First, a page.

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Accounting is the method by which an organization measures the use of assets and liabilities against money. It is an indispensable tool and prerequisite to modern day capitalism.[1] Double book entry accounting is a method by which every economic action must affect two accounts so that they balance in the equation:
Assets - Liabilities = Equity

Recent Developments

Modern day capital accounting in the United States is under the standard Generally Accepted Accounting Principles (GAAP). The Securities and Exchange Commission (SEC) has proposed a movement to international financial reporting standards or IFRS.

Economic calculation directs the actions of individual business persons. "Economic logic prevails over the technological," says Schumpeter.[2] The transition to a world standard of accounting may impart some benefits, for example: " more efficient functioning of capital markets and a lower cost of capital for the economy as a whole." [3] In sum, the method of economic calculation has importance in economic analysis.

Specific concepts

This article uses content from the Wikipedia article on Management accounting under the terms of the CC-by-SA 3.0 license.

Cost accounting

Cost accounting is a central element of managerial accounting.

Grenzplankostenrechnung (GPK)

Grenzplankostenrechnung is a German costing methodology, developed in the late 1940s and 1950s, designed to provide a consistent and accurate application of how managerial costs are calculated and assigned to a product or service. The term Grenzplankostenrechnung, often referred to as GPK, has best been translated as either Marginal Planned Cost Accounting[4] or Flexible Analytic Cost Planning and Accounting.[5]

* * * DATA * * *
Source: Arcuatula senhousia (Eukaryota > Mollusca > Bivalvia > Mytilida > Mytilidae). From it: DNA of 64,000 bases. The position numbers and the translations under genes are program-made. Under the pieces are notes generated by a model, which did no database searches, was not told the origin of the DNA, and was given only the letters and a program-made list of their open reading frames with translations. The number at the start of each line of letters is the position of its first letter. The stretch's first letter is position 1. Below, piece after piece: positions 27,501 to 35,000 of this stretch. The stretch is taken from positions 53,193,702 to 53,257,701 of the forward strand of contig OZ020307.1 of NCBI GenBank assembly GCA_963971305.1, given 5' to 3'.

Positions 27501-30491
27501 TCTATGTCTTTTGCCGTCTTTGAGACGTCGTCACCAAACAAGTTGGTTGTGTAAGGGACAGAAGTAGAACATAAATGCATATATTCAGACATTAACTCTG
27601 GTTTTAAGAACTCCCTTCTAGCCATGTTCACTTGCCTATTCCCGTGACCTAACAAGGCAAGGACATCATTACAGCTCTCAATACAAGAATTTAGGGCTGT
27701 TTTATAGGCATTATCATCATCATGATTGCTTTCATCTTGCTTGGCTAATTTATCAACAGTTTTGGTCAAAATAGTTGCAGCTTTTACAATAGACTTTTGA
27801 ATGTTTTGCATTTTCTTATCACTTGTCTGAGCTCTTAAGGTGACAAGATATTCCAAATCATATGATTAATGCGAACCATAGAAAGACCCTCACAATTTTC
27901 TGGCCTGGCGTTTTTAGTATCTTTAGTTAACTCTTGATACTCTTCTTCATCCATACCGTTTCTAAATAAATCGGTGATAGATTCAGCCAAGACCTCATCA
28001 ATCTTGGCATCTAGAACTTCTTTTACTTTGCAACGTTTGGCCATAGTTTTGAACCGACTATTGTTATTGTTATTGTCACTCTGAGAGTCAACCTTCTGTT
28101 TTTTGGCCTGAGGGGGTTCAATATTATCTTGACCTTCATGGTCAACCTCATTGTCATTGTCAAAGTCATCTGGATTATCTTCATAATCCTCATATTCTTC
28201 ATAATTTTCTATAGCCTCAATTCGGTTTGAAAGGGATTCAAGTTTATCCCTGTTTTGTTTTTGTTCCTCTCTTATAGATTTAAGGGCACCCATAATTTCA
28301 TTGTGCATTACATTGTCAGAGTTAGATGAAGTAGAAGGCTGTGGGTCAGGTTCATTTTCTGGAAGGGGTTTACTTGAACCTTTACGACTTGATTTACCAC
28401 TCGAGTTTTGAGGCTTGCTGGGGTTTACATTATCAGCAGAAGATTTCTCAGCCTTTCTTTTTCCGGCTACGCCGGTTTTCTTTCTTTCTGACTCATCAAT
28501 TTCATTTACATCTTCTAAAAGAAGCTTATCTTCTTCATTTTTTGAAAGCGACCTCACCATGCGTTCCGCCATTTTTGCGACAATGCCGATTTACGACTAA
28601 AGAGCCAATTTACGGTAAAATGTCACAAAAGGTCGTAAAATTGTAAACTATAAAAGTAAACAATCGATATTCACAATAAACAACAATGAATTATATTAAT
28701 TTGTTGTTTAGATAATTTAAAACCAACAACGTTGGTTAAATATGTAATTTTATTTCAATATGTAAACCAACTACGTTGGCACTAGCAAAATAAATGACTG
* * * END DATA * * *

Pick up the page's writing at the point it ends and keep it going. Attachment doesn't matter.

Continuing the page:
The origins of GPK are credited to Hans Georg Plaut, an automotive engineer and Wolfgang Kilger, an academic, working towards the mutual goal of identifying and delivering a sustained methodology designed to correct and enhance cost accounting information. GPK is published in cost accounting textbooks, notably Flexible Plankostenrechnung und Deckungsbeitragsrechnung[6] and taught at German-speaking universities today.

Lean accounting (accounting for lean enterprise)

Main article: Lean accounting

In the mid- to late-1990s several books were written about accounting in the lean enterprise (companies implementing elements of the Toyota Production System). The term lean accounting was coined during that period. These books contest that traditional accounting methods are better suited for mass production and do not support or measure good business practices in just-in-time manufacturing and services. The movement reached a tipping point during the 2005 Lean Accounting Summit in Dearborn, MI. 320 individuals attended and discussed the merits of a new approach to accounting in the lean enterprise. 520 individuals attended the 2nd annual conference in 2006.

Resource consumption accounting (RCA)

Resource Consumption Accounting (RCA) is formally defined as a dynamic, fully integrated, principle-based, and comprehensive management accounting approach that provides managers with decision support information for enterprise optimization. RCA emerged as a management accounting approach around 2000 and was subsequently developed at CAM-I the Consortium for Advanced Manufacturing–International, in a Cost Management Section RCA interest group in December 2001.

Throughput accounting

Main article: Throughput accounting